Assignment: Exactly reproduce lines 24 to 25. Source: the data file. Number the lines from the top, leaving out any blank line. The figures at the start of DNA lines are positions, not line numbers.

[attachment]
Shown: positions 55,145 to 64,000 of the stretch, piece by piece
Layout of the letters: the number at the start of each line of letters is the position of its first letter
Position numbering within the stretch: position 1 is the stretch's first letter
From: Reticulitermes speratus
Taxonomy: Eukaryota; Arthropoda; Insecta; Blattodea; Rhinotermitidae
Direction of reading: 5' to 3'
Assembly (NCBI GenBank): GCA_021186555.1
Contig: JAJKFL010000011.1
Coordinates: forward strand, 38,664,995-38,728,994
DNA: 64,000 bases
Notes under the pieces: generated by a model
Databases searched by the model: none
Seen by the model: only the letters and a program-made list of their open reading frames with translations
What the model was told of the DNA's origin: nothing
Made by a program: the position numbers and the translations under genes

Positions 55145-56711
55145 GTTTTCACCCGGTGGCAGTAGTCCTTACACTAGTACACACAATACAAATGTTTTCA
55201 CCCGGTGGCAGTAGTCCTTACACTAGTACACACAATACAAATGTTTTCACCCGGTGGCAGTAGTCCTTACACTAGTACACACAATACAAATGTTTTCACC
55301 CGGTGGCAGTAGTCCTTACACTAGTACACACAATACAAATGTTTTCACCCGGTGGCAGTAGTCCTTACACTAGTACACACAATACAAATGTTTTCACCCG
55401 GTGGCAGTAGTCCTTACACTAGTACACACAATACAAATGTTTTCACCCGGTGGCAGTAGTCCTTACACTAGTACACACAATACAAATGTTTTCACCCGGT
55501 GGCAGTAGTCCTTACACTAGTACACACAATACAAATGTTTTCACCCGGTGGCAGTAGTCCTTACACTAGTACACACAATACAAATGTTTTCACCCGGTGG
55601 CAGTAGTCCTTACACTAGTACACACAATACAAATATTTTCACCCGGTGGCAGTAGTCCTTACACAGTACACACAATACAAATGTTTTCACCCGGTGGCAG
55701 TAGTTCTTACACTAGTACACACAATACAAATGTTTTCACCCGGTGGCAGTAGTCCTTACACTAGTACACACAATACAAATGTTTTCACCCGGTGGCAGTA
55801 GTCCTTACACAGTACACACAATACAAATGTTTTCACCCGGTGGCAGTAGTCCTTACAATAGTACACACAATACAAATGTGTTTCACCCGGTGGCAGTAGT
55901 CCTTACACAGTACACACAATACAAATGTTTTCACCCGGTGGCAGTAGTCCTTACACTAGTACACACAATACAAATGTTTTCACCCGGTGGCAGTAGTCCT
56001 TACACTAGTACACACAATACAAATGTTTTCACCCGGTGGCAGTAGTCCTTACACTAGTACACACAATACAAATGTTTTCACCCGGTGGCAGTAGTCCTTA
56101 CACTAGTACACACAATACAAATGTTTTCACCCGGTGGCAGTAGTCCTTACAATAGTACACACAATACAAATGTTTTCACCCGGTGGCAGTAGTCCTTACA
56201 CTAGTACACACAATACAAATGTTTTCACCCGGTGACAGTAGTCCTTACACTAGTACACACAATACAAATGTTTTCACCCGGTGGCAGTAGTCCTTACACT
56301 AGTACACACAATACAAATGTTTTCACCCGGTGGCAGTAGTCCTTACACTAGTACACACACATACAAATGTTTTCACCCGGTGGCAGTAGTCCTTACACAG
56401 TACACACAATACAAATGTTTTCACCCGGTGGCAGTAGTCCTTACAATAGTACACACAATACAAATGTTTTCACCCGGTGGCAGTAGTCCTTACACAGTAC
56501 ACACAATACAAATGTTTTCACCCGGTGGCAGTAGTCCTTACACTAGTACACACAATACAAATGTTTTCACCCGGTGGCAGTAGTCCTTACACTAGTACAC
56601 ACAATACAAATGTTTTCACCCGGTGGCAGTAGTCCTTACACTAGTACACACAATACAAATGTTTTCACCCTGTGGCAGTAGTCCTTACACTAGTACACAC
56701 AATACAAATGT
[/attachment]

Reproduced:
55801 GTCCTTACACAGTACACACAATACAAATGTTTTCACCCGGTGGCAGTAGTCCTTACAATAGTACACACAATACAAATGTGTTTCACCCGGTGGCAGTAGT
55901 CCTTACACAGTACACACAATACAAATGTTTTCACCCGGTGGCAGTAGTCCTTACACTAGTACACACAATACAAATGTTTTCACCCGGTGGCAGTAGTCCT